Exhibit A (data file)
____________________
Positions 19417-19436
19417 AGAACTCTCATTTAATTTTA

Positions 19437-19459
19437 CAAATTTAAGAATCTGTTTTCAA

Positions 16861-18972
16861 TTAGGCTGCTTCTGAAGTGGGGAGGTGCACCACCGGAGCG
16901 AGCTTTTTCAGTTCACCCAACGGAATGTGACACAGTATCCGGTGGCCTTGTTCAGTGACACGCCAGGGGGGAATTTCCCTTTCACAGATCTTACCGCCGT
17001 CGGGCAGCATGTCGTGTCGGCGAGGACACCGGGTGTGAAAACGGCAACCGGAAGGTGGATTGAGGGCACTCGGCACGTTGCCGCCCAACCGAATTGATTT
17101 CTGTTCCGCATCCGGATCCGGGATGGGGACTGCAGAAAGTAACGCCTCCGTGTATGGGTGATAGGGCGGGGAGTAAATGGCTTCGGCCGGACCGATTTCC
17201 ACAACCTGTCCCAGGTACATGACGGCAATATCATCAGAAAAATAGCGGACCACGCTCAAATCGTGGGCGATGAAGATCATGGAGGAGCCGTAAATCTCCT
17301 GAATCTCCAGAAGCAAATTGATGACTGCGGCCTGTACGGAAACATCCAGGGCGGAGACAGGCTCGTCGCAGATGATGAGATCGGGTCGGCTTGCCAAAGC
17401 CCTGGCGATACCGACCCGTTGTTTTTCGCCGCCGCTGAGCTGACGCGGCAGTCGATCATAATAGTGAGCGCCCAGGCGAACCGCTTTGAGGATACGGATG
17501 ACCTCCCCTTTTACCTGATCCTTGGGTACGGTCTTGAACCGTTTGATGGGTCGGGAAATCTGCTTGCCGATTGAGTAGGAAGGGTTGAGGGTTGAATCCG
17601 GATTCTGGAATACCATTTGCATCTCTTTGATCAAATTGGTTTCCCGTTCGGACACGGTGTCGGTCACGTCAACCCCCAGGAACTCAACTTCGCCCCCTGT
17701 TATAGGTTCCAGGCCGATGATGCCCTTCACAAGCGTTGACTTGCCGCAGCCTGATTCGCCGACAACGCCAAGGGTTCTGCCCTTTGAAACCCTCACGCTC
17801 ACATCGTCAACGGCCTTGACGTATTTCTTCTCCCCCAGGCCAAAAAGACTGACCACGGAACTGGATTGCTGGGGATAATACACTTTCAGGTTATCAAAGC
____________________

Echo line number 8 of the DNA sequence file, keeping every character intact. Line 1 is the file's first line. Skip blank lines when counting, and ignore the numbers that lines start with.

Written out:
17001 CGGGCAGCATGTCGTGTCGGCGAGGACACCGGGTGTGAAAACGGCAACCGGAAGGTGGATTGAGGGCACTCGGCACGTTGCCGCCCAACCGAATTGATTT